I could really relate to the video “A Vision of Students Today.” During undergrad, I would sit in classes that did not interest me and multitask the entire period. It always left me with a sense of guilt but also with a sense of anger that I felt like I had no other options because I was not learning anything from the instructor’s lecture. Luckily, I had the chance to transfer into a major that truly resonated with me on a personal level, HNFE – dietetics. Yet, I still had to sit through classes which were supposed to provide me with a well-rounded background in addition to my science courses, but ended up being just another check in the box. I have only had one class like this in graduate school…it reminded me how frustrating the system can be. I had to be there for 3 hours…for attendance purposes…but I gleaned nothing from the lecture and spent a few hours outside of class each week TEACHING MYSELF.
While it seems easy to focus on the bleak perspective of the system, there is also a lot of change occurring that provides promise for the future. I have taken a handful of life-changing courses; these courses were designed to engage students…giving us the confidence to speak in front of others, the skills to summarize our thoughts succinctly, and the information to be successful both in the course and BEYOND the classroom. You know what these courses had in common? Innovative and creative minded instructors, who were approachable and encouraged us to think outside the box. They weren’t afraid to do that hard thing and go against the norm. They didn’t hide behind PowerPoints and they didn’t ask a question and answer it right away…they used real-life activities in class and waited and prodded us to truly think and talk amongst ourselves. The projects we did allowed us to be creative and didn’t provide an endless list of guidelines. One of my first classes that challenged me in more ways than tests and mindless assignments was an Honors Course called “From Memex to Youtube.” The class was taught by Gardner Campbell and is one of my only early undergraduate classes I actually REMEMBER. We talked about technology and how it can change the face of education if used interactively. The class was engaging, involving very complex discussions and projects. It put me outside of my comfort zone and demanded me to think independently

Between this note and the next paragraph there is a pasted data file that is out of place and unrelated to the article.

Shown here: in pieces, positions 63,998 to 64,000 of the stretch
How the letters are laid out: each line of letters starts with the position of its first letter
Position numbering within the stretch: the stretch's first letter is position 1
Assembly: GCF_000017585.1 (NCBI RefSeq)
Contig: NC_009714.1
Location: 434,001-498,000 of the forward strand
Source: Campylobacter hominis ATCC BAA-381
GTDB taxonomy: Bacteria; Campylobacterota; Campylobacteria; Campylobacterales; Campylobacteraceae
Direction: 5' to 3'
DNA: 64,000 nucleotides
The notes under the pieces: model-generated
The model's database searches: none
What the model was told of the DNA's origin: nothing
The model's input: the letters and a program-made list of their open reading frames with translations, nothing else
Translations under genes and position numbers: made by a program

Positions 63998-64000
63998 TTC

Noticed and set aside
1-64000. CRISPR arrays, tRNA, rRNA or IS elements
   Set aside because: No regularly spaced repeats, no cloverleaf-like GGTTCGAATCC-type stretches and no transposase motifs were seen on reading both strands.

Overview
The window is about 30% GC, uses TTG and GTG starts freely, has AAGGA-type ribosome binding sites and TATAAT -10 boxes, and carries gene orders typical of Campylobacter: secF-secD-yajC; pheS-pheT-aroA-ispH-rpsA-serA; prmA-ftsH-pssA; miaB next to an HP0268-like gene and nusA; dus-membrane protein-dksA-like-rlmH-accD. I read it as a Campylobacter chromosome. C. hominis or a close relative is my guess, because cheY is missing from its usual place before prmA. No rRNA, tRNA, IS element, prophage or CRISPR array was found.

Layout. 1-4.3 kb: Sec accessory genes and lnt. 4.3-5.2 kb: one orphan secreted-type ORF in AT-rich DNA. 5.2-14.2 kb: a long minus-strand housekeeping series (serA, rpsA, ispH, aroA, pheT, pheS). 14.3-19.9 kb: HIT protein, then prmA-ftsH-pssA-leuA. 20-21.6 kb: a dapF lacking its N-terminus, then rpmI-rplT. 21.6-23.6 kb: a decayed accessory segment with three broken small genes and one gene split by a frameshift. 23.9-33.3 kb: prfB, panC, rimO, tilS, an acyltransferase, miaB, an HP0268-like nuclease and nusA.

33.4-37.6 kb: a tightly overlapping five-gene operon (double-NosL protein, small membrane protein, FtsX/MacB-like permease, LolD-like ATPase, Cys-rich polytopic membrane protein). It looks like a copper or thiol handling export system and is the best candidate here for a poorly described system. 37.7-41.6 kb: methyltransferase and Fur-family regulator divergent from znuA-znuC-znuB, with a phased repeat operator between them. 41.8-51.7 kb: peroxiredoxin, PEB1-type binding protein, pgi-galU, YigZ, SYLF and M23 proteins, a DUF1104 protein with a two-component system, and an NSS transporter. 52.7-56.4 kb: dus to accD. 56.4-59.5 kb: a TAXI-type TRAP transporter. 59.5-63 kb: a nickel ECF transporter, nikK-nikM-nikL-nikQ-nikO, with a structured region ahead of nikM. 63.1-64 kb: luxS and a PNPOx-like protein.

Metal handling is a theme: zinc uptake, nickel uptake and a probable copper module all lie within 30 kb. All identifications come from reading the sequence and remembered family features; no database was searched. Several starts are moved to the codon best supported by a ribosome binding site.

These are the instructors that will change the system. However, there’s not enough of these instructors to teach to the masses…because another commonality among my most rewarding classes was the small class size. This is the biggest issue with our classrooms today…and it desperately needs to be addressed…but how? It will take years for these innovative-minded instructors to make a large enough change to impact the way universities do things, but the optimist in me believes this wheel is starting to turn.